“I’m hoping that Benedict XVI’s successor will be open to progressive ideas, so that the Roman Catholic Church would be seen as a dynamic institution that can adopt to modern day situations,” he said.

LOS ANGELES (KTLA) — Activists have begun a petition drive to get Cardinal Roger Mahony removed from the process of selecting the next pope.

Cardinal Mahony is at the Vatican and met with the pope Thursday asking Benedict to pray for the people of Los Angeles.

Mahony is facing renewed scrutiny for his role in the cover up of alleged sexual abuse by priests.

At least two activist groups want to stop Cardinal Mahony from participating in the election of the new pope.

The groups say they have already collected about 10,000 signatures on a petition.

The archdiocese of Los Angeles says that church law requires that Mahony attend the proceedings at the Vatican.

VATICAN CITY (CNN) — Benedict XVI’s time as pope came to a historic end Thursday, as he became the first pontiff in six centuries to resign as leader of the world’s Roman Catholics, who now number 1.2 billion.

Torchlit crowds stood before the gates of the Castel Gandolfo residence, waiting to see the Swiss Guards, the soldiers who traditionally protect the pope, salute and close the doors on the stroke of 8 p.m.

The guards’ departure from the papal summer home brings Benedict’s papacy to a formal end. The protection of Benedict there falls now to Vatican police.

The process of transition to that new pope now begins. Meanwhile, the Catholic Church is without a leader.

Symbolizing that gulf at the top, all Benedict’s tweets as @Pontifex have been archived. Instead, the account’s Twitter page reads only “Sede Vacante,” or empty seat.

Earlier, his final words were given to some 10,000 people who had gathered at Castel Gandolfo to bid him an emotional farewell.

“I am no longer the pope but I am still in the church. I’m just a pilgrim who is starting the last part of his pilgrimage on this earth,” he said.

He thanked them for their friendship, on a day “different for me than the preceding ones” — and indeed almost unprecedented for the Roman Catholic Church.

“I would still — with my heart, with my love, with my prayers, with my reflection, and with all my inner strength — like to work for the common good and the good of the church and of humanity,” he said.

“I feel very supported by your kindness. Let us go forward with the Lord for the good of the church and the world. Thank you.”

Smiling slightly, he made the sign of the cross to bless the crowds and disappeared into the building.

It is likely to be the last time he is seen in public.

Benedict, who will now be known as “pontiff emeritus,” will spend the next few weeks at the peaceful, hilltop Castel Gandolfo residence before moving to a small monastery within the Vatican grounds.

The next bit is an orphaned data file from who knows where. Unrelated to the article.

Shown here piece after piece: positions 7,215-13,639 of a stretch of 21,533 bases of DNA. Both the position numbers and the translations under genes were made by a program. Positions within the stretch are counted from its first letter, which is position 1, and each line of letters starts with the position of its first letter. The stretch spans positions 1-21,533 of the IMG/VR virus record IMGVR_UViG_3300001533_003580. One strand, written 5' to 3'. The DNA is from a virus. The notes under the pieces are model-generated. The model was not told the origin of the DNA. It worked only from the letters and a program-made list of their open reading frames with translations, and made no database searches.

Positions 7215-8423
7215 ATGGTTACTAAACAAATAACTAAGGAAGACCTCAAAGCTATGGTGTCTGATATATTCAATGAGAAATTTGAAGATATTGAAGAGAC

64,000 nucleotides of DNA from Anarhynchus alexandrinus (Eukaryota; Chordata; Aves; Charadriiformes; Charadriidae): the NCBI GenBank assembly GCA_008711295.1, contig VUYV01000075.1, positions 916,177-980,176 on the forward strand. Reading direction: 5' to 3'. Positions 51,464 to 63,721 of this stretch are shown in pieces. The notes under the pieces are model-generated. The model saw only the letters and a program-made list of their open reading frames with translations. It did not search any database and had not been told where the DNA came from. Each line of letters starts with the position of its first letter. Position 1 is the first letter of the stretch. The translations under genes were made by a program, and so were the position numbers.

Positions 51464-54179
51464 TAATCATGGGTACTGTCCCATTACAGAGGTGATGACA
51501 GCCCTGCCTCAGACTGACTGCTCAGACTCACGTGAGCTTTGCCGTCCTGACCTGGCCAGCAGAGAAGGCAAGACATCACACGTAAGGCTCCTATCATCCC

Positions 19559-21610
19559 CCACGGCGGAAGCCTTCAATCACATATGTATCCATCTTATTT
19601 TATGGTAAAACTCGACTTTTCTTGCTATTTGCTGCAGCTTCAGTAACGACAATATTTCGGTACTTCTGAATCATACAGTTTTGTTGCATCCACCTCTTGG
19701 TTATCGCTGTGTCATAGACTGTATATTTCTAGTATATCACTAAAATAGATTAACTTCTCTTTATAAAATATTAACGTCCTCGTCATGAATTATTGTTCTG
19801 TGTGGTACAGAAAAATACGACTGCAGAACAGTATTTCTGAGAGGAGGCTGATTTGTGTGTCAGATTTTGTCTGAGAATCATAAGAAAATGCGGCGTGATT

The first pope to resign in 598 years, his departure ushers in a period of great uncertainty for the church as the cardinals work to elect the next pontiff.

Pomp and ceremony

Benedict earlier left Vatican City for the last time as pope amid pomp and ceremony.

An honor guard of Swiss Guards lined up to bid him farewell as, looking frail and carrying a cane, he left the papal apartment to applause from senior Vatican officials and staff.

The sound of bells from St. Peter’s Basilica chimed across the city of Rome as the helicopter carrying him to Castel Gandolfo looped overhead, passing above landmarks like the Colosseum.

Although Benedict will eventually return to Vatican City to live out his days, he will never again set foot there as pope.

Seals will be placed on the entrance to the pope’s Vatican apartment, the Vatican said — to be removed only when the next pontiff enters.

His symbolic Fisherman’s Ring and papal seal will be “destroyed” by means of making scratch marks so that they can no longer be used to seal documents, said Vatican spokesman Federico Lombardi.

Benedict’s final tweet, sent at 11 a.m. ET from his @Pontifex account, read: “Thank you for your love and support. May you always experience the joy that comes from putting Christ at the centre of your lives.”

The account will remain dormant until the next pope decides whether he wants to use it, the Vatican said.

‘Unconditional obedience’

Benedict entered his final day as pontiff with an unusual act — a pledge of “unconditional obedience” and respect to whoever takes up the reins after his dramatic resignation later.

His promise came in a last meeting Thursday morning with the cardinals who will pick his successor, almost certainly from within their own ranks.

“I will continue to serve you in prayer, in particular in the coming days, so that you may be touched by the Holy Spirit in the election of a new pope,” he said.

His words appeared designed to answer concerns that the presence of a former pontiff might lead to confusion or competing loyalties once the new pope is installed.

Benedict told the cardinals it was a “joy to walk with you” during his nearly eight tumultuous years at the head of all Catholics worldwide.

Another Vatican spokesman, the Rev. Thomas Roscia, said he believed 144 cardinals had attended Benedict XVI’s farewell to them as pope. That includes both cardinal-electors, who are under the age of 80, and cardinals who are not eligible to vote for the next pope.

Not all the 115 cardinals eligible to vote were present, Lombardi said.